Joep Lange was one of the many Aids researchers who died in Ukraine on Flight MH17, depriving the world of an invaluable store of expertise on the HIV virus. For decades he combined meticulous research, theoretical insights, international administration and academic work with an astonishing passion and determination to fight the disease.
Lange died with his partner, Jacqueline van Tongeren, as they were flying to Melbourne to attend a session of the International Aids Conference, which he once chaired. He was one of the heads of the Amsterdam Institute for Global Health and Development, while she was one of the Institute's communications directors. The Institute was one of an array of organisations with which he had been associated since 1980.
Lange was a native of Nieuwenhagen in the Netherlands; after receiving a doctorate in medicine from the University of Amsterdam he specialised in HIV/Aids. Part of his contribution was described by one of his mentors and friends, Dr Michael Merson, who said: "If you go back to the mid-'80s and early '90s, say the first 15 years of the pandemic, what you have now are a group of people in their 50s, 60s or even 70s. These were the people who fought so hard to get anything done – a new disease, you had people dying like crazy – and you built a kind of camaraderie."
He led early tests on the drug Retrovir, which proved to be the first breakthrough in Aids therapy, and went on to publish hundreds of scientific papers, one of which has been cited around 1,000 times and continues to be referred to today, 22 years after its publication. During the intervening years he took part in, and often led, many organisations and initiatives.
He worked on drug development at the World Health Organisation and edited the journal Antiviral Therapy. He was senior scientific adviser to Amsterdam's International Antiviral Therapy Evaluation Centre, helped supervise HIV research in Thailand and founded the non-profit PharmAccess Foundation, which is based in the Netherlands and has offices in Tanzania, Nigeria and other African countries.
The Foundation presses for the supply of vital drugs at affordable prices to deprived countries. One of his sayings was: "If we can get a cold can of Coke to any part of Africa, we can certainly deliver Aids treatment."
In the 1990s he became an advocate of combination therapy – using an array of drugs to treat HIV/Aids. It is this approach that more than any other succeeded in transforming a diagnosis of the disease from a death sentence to a question of management.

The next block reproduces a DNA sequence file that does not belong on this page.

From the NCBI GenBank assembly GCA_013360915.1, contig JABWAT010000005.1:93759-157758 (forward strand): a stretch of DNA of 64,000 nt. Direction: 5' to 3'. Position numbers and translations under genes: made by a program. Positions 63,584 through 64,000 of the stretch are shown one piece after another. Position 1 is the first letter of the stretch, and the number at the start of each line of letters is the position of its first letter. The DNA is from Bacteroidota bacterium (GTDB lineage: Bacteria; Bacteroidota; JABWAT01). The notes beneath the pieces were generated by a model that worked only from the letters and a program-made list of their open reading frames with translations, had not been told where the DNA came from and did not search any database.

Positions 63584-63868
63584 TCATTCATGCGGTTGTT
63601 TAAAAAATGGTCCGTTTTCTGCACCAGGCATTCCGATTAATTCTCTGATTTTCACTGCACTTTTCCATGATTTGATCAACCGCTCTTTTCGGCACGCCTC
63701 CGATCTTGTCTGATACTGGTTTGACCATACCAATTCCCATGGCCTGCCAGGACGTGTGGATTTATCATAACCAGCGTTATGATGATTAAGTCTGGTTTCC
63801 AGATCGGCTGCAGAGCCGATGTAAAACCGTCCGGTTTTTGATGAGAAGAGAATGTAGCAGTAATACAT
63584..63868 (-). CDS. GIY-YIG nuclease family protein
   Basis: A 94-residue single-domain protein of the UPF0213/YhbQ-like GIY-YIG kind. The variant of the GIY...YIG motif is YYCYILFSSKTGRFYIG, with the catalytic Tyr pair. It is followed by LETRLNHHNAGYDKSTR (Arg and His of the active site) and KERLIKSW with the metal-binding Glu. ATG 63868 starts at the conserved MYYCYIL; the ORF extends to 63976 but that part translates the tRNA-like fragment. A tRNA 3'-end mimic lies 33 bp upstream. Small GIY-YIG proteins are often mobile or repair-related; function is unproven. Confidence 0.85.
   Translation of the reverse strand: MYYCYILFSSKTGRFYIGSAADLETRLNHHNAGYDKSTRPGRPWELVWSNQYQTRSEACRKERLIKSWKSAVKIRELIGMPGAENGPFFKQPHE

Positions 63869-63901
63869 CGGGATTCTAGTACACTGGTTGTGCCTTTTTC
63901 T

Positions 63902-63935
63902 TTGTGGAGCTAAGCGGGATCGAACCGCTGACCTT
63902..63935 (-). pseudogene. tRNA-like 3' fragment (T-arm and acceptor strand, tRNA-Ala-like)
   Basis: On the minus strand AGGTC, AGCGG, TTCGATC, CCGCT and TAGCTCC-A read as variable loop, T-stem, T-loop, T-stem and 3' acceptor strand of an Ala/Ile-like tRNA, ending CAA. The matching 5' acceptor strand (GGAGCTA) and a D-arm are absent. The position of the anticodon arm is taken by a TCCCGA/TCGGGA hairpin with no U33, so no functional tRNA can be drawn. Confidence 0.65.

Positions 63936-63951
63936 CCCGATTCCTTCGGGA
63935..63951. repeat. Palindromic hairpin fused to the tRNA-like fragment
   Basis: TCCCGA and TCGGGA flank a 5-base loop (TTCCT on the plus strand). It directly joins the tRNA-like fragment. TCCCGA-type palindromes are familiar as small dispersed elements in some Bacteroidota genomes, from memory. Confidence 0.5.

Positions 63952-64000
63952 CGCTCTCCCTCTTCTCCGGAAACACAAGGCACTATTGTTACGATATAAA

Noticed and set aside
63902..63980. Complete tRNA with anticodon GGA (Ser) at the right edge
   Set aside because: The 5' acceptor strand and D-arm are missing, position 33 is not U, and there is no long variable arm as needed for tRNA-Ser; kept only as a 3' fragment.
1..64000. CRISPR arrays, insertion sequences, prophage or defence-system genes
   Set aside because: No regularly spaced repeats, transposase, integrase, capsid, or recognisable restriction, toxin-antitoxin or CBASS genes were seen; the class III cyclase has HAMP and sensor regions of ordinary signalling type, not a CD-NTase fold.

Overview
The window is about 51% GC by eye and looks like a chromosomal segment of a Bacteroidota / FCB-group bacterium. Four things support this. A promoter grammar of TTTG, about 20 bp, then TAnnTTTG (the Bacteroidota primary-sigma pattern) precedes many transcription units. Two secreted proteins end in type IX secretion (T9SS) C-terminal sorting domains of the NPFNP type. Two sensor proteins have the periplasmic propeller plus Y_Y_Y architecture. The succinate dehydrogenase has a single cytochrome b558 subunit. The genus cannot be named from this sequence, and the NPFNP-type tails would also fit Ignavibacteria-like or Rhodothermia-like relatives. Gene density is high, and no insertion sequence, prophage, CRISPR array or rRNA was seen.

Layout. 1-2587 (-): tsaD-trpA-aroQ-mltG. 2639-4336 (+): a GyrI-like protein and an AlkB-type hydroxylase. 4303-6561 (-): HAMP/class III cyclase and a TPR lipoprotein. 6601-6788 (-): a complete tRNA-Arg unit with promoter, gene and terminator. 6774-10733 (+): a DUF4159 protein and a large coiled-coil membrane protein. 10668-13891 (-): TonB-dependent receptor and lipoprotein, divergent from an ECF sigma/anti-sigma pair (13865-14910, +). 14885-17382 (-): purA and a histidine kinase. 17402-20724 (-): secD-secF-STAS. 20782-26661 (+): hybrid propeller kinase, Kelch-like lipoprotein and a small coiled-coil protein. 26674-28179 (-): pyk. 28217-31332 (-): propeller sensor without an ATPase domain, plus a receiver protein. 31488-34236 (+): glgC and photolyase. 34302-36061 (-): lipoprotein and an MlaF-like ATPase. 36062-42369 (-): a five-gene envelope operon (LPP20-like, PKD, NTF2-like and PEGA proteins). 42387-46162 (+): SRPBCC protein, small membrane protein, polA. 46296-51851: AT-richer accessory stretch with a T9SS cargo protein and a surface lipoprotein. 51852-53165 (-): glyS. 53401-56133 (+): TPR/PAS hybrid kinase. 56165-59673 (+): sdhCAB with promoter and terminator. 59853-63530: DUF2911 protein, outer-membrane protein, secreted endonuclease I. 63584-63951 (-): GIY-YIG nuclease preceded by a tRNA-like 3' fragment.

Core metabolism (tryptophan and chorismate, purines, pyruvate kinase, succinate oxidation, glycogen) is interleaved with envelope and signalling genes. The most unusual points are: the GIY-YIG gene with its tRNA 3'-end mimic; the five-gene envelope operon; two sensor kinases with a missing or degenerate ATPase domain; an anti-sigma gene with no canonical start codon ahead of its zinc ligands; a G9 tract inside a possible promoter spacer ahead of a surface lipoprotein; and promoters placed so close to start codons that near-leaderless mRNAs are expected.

He was known for delivering stark warnings on the dangers of neglecting proper drug therapy. "South Africa, Botswana and Swaziland will be potential basket cases if they don't act," he once declared. "In the case of Botswana, if it doesn't act it will cease to exist."
In addition to dedicating so much of his life to his scientific work, he had passions for art, literature – he was a particular fan of the Portuguese Nobel laureate Jose Saramago – and conversation.
After the news of his death came through a colleague posted on Twitter of finding Lange, who was described as a doting father, taking part in conference calls on HIV while cooking for his five daughters. The colleague said, "I asked him why he worked so much. He said, 'Do you know how much it costs to buy shoes for five girls?'"
Many tributes were paid from various parts of the world. Richard Boyd, professor of immunology at Monash University in Melbourne, said, "He's one of the icons of the whole area of research. His loss is massive." Meanwhile Jeremy Farrar, Director of the London-based Wellcome Trust health charity, added: "He was a great clinical scientist. He was also a personal friend. He is a great loss to global health research."
Peter Piot, director of the London School of Hygiene and Tropical Medicine, said: "He was one of the most creative Aids researchers, a humanist and tireless organiser, dedicated to his patients and to defeating Aids in the poorest countries."
Joseph Marie Albert Lange, scientist and researcher: born Nieuwenhagen, Netherlands 25 September 1954; partner to Jacqueline van Tongeren (five daughters); died near Hrabove, Ukraine 17 July 2014.